Boca Grande is a charming small town that works to balance its natural waterways and preserves with its seafaring past. Located between Sarasota and Fort Myers, Boca Grande is located on Gasparilla Island, a barrier island off the southwestern coast of Florida that straddles the border of Charlotte and Lee Counties. The Calusa Native Americans were the first to live on the island. The Calusa territory reached from Charlotte Harbor to Cape Sable, present-day Charlotte and Lee counties. While local lore says that the island is home to the treasure of the pirate Jose Gaspar aka Gasparilla, anthropologist Andre-Marcel d’Ans and author of “The Legend of Gasparilla: Myth and History on Florida’s West Coast”, suggests it was actually named for a Spanish missionary named Gaspar or Gasparillo because the name appears on maps pre-dating the legendary buccaneer.
In 1885 phosphate rock was discovered on the banks of the Peace River just above Punta Gorda, located east of Gasparilla Island from Charlotte Harbor. Phosphate is used to make fertilizers and other products around the world. The southern-most part of the island, called Boca Grande Pass, is one of the deepest natural inlets in Florida and not only established the town, it also became a major deep water port for the distribution of phosphate which was barged down the Peace River and loaded into schooners for worldwide distribution. Looking for a more reliable way to ship the phosphate, the harbor was dredged and in 1905 a Charlotte Harbor and Northern Railroad line was built connecting Boca Grande to the outside world. During this time Gasparilla Island became a capital for phosphate shipping and would remain so until the 1970s. The blue waters off Gasparilla Island teem with tarpon, snook, redfish, grouper and trout, making it a sportsman’s paradise and recognized as the ‘Tarpon Capital of the World.’ To meet this increased demand, the famed Gasparilla Inn opened in 1911 and the island became a highly regarded vacation destination for Tampa and Fort Myers society.   After the railroad was completed several wealthy families from the Northeast such as the Francis B. Crowninshield and Harry F. DuPont families purchased land and built winter residences.
The island was also landscaped during this time and this is the birth of the now famous section of Second Street called Banyan Street. Banyan Street is a historic part of the village of Boca Grande on Gasparilla Island, located just south of the Downtown Boca Grande Historic District. The street may have been designed in a 1914 master plan by landscape architect Carl Rust Parker, and one block is lined with a graceful alleé of banyan trees. The street runs perpendicular to the Gulf of Mexico, and the unique tunneled space the trees create framed views of the evening sunsets. It is a fixture of many photos taken by tourists and artists who visit the area as well as a popular wedding destination location.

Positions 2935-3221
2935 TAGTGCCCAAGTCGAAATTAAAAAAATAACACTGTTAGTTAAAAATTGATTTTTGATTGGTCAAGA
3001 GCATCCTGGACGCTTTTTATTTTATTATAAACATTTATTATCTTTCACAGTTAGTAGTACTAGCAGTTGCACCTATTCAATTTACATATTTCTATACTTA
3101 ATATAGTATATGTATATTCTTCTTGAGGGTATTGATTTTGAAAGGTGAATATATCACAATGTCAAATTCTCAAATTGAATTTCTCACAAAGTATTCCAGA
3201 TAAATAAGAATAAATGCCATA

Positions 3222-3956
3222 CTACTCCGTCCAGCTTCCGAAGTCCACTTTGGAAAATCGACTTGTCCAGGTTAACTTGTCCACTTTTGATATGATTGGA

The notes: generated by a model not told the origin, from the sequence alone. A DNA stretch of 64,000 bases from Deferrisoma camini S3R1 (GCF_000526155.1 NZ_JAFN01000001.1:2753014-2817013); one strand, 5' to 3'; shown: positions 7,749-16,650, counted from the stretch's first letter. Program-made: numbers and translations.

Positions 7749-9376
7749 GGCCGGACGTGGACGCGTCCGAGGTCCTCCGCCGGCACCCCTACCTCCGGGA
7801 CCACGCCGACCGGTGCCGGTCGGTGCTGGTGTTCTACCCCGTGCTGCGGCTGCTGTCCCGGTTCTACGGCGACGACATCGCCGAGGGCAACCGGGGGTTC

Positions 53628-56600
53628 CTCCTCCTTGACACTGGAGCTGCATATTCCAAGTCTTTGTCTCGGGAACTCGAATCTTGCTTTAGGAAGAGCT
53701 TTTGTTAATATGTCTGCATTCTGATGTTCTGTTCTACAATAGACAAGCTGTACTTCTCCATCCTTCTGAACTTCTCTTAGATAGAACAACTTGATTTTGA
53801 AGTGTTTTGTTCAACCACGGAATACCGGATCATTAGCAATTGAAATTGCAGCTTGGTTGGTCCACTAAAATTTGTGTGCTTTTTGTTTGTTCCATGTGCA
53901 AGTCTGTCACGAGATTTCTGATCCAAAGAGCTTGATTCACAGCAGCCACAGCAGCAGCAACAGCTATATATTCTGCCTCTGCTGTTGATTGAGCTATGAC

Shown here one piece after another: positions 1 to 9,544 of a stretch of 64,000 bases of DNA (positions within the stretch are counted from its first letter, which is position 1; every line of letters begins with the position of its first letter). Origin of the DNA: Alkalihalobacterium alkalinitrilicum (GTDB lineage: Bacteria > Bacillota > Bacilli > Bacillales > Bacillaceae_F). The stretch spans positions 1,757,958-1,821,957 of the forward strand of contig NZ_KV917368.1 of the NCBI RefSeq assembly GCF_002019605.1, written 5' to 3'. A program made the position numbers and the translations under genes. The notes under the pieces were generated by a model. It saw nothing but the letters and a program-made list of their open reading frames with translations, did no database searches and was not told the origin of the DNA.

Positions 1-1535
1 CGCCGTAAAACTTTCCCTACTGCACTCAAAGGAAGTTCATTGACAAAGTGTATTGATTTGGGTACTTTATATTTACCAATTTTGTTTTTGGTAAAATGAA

By the 1930’s the Inn’s luster was dimming and Barron G. Collier purchased it. Later it was auctioned off to a group headed by Bayard Sharp who became the sole owner and in subsequent years it has been regularly renovated and modernized to serve the strong influx of tourists to the area. The railroad stopped running in 1958 when the Boca Grande Causeway opened. The Train Depot was restored in the late 1970s and has become a destination for shopping and dining. The Gasparilla Island Conservation and Improvement Association transformed the old railroad track bed into the bike and golf cart path. The railroad was converted into a bicycle/golf cart path than spans almost the full length of the island creating ample walking and bicycling paths around the island and most cars are stowed in favor of golf carts which are the preferred method of transportation.
Today’s residents and visitors can enjoy the slower paced island lifestyle with the sparkling blue Gulf waters and a pristine shoreline ideal for swimming, snorkeling, fishing, birding and other nature study a rewarding pastime. Winter residents benefit from excellent shelling and an escape from the brutal cold in the Midwest and East Coast. The West coast of Florida is enjoying a resurgence of interest. In 2010, The Wall Street Journal selected Gasparilla Island as one of the 10 Best Places for Second Homes and the new construction and historic homes are in demand as more look to discover the charms of Gasparilla Island once again.Stay In Boca Grande